The drastic fall in the value of the krona was not completely positive – it made imports more expensive, for instance – but in the long run it seems to have helped the country recover from the crisis.
However, it is too simplistic to say that the Nordic countries are financially strong because they did not join the euro. For a start, one country, Finland, did join the euro. In addition, the Danish currency is tied to the European currency.
Many people think the current strength has its source in reforms made when the Nordic states went through a financial restructuring prompted by a banking crisis in the early 1990s.
The effects of the crisis were deep. Carl Bildt, Sweden’s prime minister at the time, has written that in 1992, five out of seven of the country’s biggest banks were de facto insolvent. Between 1990 and 1993, Sweden’s GDP dropped by 6% and unemployment leapt from 3% to 12%, he said.
“We had our crisis 20 years ago,” says Harald Espedal, managing director and investment director of Norwegian firm Skagen Funds.
In the aftermath, Nordic countries adopted many reforms to make the labour market more flexible and put the banking sector on a sounder footing.
“We spent a couple of years getting those reforms right 20 years ago, but since then we’ve had great benefits from it,” he says. “That is the main reason the Nordic economies are efficient.”
In the case of Norway, there is another factor: oil. Espedal accepts that the country’s growing oil wealth has helped its finances, but he argues Norway has been “extremely clever” at handling this income stream so as to prevent the rest of the economy becoming complacent or inefficient.
This brings the argument back to structural qualities of the Nordic economies that explain their strength.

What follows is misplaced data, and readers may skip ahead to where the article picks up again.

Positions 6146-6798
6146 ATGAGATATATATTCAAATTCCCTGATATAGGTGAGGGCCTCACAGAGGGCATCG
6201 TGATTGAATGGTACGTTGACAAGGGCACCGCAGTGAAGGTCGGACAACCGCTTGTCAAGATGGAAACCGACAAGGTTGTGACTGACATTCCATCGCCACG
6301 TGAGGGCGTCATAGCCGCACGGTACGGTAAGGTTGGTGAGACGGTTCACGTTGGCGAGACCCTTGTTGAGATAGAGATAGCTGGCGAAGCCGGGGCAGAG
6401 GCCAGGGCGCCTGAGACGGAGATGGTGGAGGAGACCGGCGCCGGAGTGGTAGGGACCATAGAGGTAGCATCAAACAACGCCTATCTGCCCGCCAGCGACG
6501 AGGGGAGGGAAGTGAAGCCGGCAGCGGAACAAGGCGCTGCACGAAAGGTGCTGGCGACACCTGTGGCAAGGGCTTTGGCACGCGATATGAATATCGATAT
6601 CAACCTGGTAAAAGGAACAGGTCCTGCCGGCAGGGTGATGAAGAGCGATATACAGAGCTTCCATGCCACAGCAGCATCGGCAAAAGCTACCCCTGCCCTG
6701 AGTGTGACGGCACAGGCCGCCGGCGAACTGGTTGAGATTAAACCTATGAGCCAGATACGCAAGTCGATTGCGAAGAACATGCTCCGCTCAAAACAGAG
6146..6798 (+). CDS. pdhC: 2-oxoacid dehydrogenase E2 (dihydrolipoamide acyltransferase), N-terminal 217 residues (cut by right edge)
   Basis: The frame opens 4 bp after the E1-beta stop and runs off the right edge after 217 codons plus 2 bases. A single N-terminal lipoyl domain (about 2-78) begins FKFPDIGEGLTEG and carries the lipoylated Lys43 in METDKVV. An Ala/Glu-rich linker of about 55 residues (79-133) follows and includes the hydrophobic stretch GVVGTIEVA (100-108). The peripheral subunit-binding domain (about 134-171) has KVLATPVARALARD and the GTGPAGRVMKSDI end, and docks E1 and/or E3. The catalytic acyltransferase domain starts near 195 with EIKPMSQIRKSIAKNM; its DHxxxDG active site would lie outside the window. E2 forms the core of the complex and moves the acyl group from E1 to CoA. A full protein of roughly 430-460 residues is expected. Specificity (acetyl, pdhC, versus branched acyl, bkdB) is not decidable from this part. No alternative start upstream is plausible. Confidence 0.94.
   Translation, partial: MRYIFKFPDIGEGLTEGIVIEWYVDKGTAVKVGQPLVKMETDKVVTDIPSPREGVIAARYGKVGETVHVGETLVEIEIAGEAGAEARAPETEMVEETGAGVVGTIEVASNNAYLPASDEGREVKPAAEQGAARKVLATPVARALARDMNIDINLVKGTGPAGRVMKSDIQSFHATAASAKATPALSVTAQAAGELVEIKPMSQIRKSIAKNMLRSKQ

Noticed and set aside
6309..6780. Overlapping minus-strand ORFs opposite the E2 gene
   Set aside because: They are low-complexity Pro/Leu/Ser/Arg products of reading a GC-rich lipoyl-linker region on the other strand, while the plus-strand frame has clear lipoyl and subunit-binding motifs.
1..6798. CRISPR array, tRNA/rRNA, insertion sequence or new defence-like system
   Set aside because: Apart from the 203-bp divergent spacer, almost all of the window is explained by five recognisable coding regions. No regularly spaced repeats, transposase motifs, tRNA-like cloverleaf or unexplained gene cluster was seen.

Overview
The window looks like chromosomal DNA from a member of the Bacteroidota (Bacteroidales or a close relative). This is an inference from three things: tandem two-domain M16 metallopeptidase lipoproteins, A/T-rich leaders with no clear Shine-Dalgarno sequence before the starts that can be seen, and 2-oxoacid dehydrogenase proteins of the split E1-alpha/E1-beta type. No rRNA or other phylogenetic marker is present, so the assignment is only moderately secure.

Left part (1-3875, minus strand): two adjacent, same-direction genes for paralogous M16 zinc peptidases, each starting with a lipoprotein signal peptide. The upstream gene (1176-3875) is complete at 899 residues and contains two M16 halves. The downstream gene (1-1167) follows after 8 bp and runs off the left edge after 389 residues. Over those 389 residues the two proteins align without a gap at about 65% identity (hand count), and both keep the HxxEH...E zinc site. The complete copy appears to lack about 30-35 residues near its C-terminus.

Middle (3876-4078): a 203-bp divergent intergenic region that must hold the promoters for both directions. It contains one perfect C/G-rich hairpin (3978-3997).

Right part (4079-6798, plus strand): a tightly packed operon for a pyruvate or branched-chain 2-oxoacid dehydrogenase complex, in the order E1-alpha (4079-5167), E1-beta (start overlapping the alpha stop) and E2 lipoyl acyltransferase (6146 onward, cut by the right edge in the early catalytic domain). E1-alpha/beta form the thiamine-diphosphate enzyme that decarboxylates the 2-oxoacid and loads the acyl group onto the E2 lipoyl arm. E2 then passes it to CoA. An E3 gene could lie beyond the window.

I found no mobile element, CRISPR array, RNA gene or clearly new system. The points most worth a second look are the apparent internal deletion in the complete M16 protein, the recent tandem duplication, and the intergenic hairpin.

Göran Espelund, president of Swedish asset manager Lannebo Fonder, also traces the economic strength to the reforms made after the crisis of the early 1990s. “Before, we were running high inflation, huge budget deficits and high debt levels. We were in pretty bad shape,” he says.
This changed during the restructuring that followed the crisis. “We let the currency move to a floating exchange rate. But not only that, there were structural reforms in the labour market. There was a bank rescue operation that is world famous today by taking out the bad assets and, in the end, the government recouped every cent, plus some. From that, we got a stronger banking system that was more aware of some of the risks that some of the banks have run into now. It is structurally a stronger economy than ten or 15 years ago.”
The reforms have helped Sweden become more attractive to foreign investors. In the past, some in the US believed the country’s social democratic economy, with high taxation and high government spending, was uncomfortably close to communism. It was not an absurd belief. In the 1970s and 1980s, wage levels in some sectors were set by the government and there was little resemblance to productivity in industry, says Espelund.
Today, US companies are much happier investing in Sweden and there are few concerns about politics. However, the perception that Sweden’s economy has some socialist features does no harm to the numerous Swedish companies doing business
Of course, the recent reforms are not universally popular. Some feel the labour reforms risk undermining the social democratic principles that have made Sweden an equal and prosperous society. But international observers would say theirs is a mild concern compared with the havoc playing out in crisis-hit continental Europe.
©2012 funds europe